Back when the modern electric vehicle was new, automakers explored different strategies for getting in the game while meeting California’s zero emission vehicle mandate. Costs were high so these efforts were limited, with the earliest electric vehicle offerings focused much more on fleets than consumers. One of the more interesting approaches came from Chrysler with its electric minivans. Among its highest-profile explorations was the battery electric Chrysler EPIC that followed the automaker’s first electric minivan, the TEVan, the first limited production electric vehicle sold to the U.S. fleet market back in 1992. Here’s our take on the automaker’s improved version of the EPIC as it was making its way to fleets, straight from the Green Car Journal archives as it originally appeared in the August 1998 issue.
Excerpted from August 1998 Issue: Chrysler, the first automaker to bring an electric vehicle to the fleet market in 1992, is set to begin leasing an advanced battery iteration of its electric minivan to fleet markets in California and New York later this year. This improved version of the automaker’s EPIC (Electric Powered Intra-urban Commuter) minivan, based on the popular Dodge Caravan/Plymouth Voyager platform, will begin rolling off Chrysler’s Canadian assembly line in Windsor, Ontario in October.
Electric Minivans for Fleets
The EPIC, which offers an 800 pound payload and seating for up to seven, will benefit from a SAFT nickel-metal-hydride (NiMH) battery pack that will enable the minivan to achieve a claimed 0-60 mph acceleration time of 16 seconds and travel up to 90 miles between charges under moderate driving conditions. The van was previously powered by less expensive lead-acid batteries which provided reduced performance and limited single-charge driving range of 68 miles. Chrysler plans to manufacture up to 2,000 EPICs for the 1999 model year. They will be offered under a three-year lease program with payments of $450 monthly with no down payment, or a one-time payment of $15,000.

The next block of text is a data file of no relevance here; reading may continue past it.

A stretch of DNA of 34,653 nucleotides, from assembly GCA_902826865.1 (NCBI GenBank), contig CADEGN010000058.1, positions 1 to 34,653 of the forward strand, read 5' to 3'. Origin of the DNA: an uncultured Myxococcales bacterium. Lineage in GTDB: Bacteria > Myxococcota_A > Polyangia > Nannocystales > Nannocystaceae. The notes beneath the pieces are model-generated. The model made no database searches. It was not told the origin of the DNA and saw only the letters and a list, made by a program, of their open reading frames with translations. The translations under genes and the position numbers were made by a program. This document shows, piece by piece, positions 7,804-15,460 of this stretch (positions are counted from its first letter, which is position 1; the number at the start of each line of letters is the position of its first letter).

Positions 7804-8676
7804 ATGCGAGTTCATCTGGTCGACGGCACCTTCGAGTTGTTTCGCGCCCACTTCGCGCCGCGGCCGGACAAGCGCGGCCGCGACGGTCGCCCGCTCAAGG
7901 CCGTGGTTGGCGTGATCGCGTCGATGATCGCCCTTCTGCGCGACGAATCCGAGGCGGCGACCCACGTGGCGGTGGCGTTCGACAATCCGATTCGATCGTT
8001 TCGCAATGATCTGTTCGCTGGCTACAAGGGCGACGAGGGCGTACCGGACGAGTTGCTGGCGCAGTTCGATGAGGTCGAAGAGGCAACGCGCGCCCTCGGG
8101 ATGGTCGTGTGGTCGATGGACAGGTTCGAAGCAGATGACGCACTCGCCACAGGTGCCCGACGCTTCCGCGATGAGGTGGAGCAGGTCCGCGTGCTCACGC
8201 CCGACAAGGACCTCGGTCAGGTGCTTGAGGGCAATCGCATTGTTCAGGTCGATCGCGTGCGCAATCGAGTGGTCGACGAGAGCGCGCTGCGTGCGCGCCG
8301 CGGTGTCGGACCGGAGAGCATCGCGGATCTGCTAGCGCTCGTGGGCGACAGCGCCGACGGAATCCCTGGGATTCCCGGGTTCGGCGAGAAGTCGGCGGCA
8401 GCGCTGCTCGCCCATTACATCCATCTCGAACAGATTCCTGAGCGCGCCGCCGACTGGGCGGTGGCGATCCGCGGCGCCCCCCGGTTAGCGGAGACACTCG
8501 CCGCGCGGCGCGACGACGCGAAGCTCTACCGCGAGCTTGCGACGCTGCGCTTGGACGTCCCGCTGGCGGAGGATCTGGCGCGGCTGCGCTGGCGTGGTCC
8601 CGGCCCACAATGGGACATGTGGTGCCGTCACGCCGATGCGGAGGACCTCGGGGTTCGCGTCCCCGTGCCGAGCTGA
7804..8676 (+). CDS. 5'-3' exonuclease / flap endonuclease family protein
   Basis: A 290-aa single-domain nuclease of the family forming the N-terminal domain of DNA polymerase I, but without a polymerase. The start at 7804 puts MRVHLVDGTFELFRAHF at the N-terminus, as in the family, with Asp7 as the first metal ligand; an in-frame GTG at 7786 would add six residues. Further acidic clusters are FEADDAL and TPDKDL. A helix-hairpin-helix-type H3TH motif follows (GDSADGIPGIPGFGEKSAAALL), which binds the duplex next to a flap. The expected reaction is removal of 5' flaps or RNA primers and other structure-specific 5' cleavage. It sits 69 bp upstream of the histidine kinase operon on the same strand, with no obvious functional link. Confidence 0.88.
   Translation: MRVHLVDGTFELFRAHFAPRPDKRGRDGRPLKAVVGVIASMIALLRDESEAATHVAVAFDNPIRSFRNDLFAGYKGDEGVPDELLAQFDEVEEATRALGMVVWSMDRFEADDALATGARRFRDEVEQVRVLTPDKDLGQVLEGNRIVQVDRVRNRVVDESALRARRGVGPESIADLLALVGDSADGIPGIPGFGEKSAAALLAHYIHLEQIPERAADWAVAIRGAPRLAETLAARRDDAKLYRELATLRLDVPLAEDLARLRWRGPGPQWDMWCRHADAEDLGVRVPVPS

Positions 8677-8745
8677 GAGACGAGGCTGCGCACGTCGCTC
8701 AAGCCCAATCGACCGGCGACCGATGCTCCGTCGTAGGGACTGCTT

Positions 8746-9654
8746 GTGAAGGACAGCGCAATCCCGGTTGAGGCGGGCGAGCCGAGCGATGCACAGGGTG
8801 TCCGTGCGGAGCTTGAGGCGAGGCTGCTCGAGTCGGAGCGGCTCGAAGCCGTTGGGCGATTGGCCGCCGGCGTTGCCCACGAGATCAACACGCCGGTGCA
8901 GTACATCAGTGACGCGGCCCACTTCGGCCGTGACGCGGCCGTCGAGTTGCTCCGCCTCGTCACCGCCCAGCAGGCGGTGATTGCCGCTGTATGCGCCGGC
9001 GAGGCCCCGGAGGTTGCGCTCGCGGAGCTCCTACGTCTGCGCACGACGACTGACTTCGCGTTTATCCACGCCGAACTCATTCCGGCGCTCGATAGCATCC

It’s no surprise that Chrysler’s EPIC is now joining the ranks of advanced NiMH battery EVs like the Toyota RAV4 EV and Honda EV Plus. Even Ford’s Ranger EV and both electric GM products, the EV1 and S-10 electric, are now being offered with NiMH battery options, or will be shortly. Advanced battery power, with the enhanced performance it brings, is simply a requirement in an era where fleet managers have multiple electric models from which to choose.
Simply put, the low-performance, lead-acid battery powered EPIC hasn’t been a particularly desirable option for fleets, as evidence by the less than 20 EPICs that Chrysler has leased to date. Under the terms of the Memoranda of Agreement it signed with the California Air Resources Board along with others like Ford, GM, Honda, Mazda, Nissan, and Toyota, Chrysler is required to field more than 250 EVs for demonstration through the year 2000. Upgrading to advanced battery power significantly decreases this number. In Windsor, EPIC production will take place on the same production line that handles assembly of Chrysler’s conventional gasoline-powered minivans.
Extended Life NiMH Batteries
Craig Love, Chrysler’s executive engineer for electric vehicles, points out that the addition of NiMH batteries also offers another tangible benefit by tripling the expected operating life of the traction battery pack. “Although considerable cost challenges remain, we believe the performance of this battery makes it the best for near-term ZEV (zero-emission vehicle) application among the several battery alternatives we’re investigating,” Love says.
Those battery alternatives include next-generation lithium-based batteries being developed cooperatively through the US. Advanced Battery Consortium, of which Chrysler is a member. While lithium batteries are popular in cell phones and laptop computers, increasing their size for use in automobiles offers design and cost challenges, Love notes. This is an important detail not lost on Nissan, points out GCJ editors, which pays a huge premium for the Sony lithium-ion batteries it uses in its Altra EV minivan. Chrysler plans to test its first vehicle-sized lithium-based battery in 1999.
“With EPIC, we’re combining our latest ZEV technology with our state-of-the-art entry into the electric vehicle segment. While there’s still a gap in cost and operating range between electric- and gasoline-powered vehicles, we’re working hard to close that gap.”